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Photo illustration: Eniola Odetunde/Axios. Photo: Franck Fife/Getty Images     

NBA commissioner Adam Silver said his decision to suspend all NBA games on March 11 came without input from the board, the benefit of guidance from major health organizations, or public understanding of the coronavirus.

Why it matters: In an interview Wednesday with Axios Re:Cap, Silver recalled staring down the barrel of an 11th-hour choice — made well before the dire reality of the pandemic had taken root — that would impact the livelihoods of 55,000 people and millions of fans around the world.

Flashback: "We also recognized that we had 19,000 people in that arena. And so part of the decision was what do we tell those people?" Silver said, reflecting on the March 11 game between the Oklahoma City Thunder and the Utah Jazz that sparked the shutdown.

  • "There wasn't a lot of information around the terms of this virus. Like meaning if one person had it in a building, did that mean it would spread to everyone?"
  • "We then conferred with the Oklahoma City health authorities. The first question was, have we been ordered to shut down? And the answer was that order hasn't come yet. But I think it was in that moment that I realized we didn't have any more time to deliberate."
  • "We didn't have time to have a board meeting, but that was within my authority to say, we are hereby suspending operations in the entire NBA."

What happened: Silver got a call from the NBA's general counsel saying that Utah Jazz player Rudy Gobert had tested positive. Gobert's game was scheduled to start in 15 minutes.

  • Silver realized "an immediate decision" needed to be made. Both teams were sent to their locker rooms until the game was canceled.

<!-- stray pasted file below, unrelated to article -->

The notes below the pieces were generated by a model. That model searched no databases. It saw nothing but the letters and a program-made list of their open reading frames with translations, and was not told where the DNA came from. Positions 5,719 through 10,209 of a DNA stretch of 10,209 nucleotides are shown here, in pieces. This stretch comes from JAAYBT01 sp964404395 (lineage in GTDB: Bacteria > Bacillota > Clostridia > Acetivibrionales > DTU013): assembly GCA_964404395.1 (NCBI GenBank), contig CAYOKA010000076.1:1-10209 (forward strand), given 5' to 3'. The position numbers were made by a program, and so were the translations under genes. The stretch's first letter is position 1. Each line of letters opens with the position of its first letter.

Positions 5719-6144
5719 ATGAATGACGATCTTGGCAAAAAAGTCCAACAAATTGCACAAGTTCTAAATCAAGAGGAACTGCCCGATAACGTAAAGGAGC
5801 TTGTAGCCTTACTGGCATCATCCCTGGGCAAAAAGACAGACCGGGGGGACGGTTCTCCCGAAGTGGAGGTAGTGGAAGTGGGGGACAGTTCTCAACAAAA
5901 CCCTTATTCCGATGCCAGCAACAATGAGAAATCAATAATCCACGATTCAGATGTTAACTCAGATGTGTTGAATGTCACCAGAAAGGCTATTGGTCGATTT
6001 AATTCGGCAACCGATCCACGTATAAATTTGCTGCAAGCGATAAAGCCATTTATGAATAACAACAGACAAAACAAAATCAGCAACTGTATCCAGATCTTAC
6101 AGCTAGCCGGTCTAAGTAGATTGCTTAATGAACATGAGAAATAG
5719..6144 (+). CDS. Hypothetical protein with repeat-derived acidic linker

• Mid-progress games across the country were allowed to continue, since "no one had even suggested we shut down." The Sacramento Kings game also needed to be stopped, since a referee had been at a Utah Jazz game earlier in the week. "It then became clear to me ... we needed to suspend the season."

The big picture: Silver said he was envisioning a 30-day period to revise testing protocols before getting back to normal.

The bottom line: He figures his decision directly impacted the livelihoods of 55,000 people working with the NBA — not to mention nearly 2 billion fans connected on social media.

  • "On a global basis, 1.9 billion people connect with the NBA in some way."

More than a year into the coronavirus pandemic, Axios is looking back at the week of March 9, 2020 — the week high-profile leaders were forced to make consequential choices that upended our lives and society. Subscribe to Axios Re:Cap here.

Go deeper

Updated 5 hours ago - World

Death toll mounts as fighting between Israel and Hamas intensifies

Palestinian Muslims exchange wishes for Eid al-Fitr, marking the end of the holy month of Ramadan, near a razed building in the northern Gaza Strip town of Beit Lahia, on May 13. Photo: Majdi Fathi/NurPhoto via Getty Images

At least 109 Palestinians and seven people in Israel have been killed since recent fighting between Israel's military and Hamas began Monday.

The big picture: Israel began massing troops on its border with Gaza on Thursday, launching attacks from the air and ground as Hamas continued to fire rockets into Israel.

By the numbers: Where the earmarks are wanted

Expand chart
Data: House Committee on Appropriations; Chart: Danielle Alberti/Axios

The Dallas-Fort Worth area is being targeted for the largest collective earmark request in the country, according to a detailed breakdown of overall requests released by the House Appropriations Committee.

Why it matters: House appropriators are trying to balance bipartisan momentum for infrastructure investment with "pork-barrel" spending's checkered political history. The data dump is an effort to provide transparency for what are now termed "community project funding" requests.

Democrats open to user fees for infrastructure deal

President Biden sits Thursday with Sen. Shelley Moore Capito (R-W.Va.) as they discuss his $2.3 trillion infrastructure proposal. Photo: T.J. Kirkpatrick/The New York Times/Bloomberg via Getty Images

Some Senate Democrats are open to paying for a compromise infrastructure package by imposing user fees, including increasing the gas tax and raising money from electric car drivers through a vehicle-miles-traveled charge.

Why it matters: By inching toward the Republican position on pay-fors, some Democrats are bucking President Biden's push to offset his proposed $2.3 trillion plan by focusing only on raising taxes on corporations and the wealthy.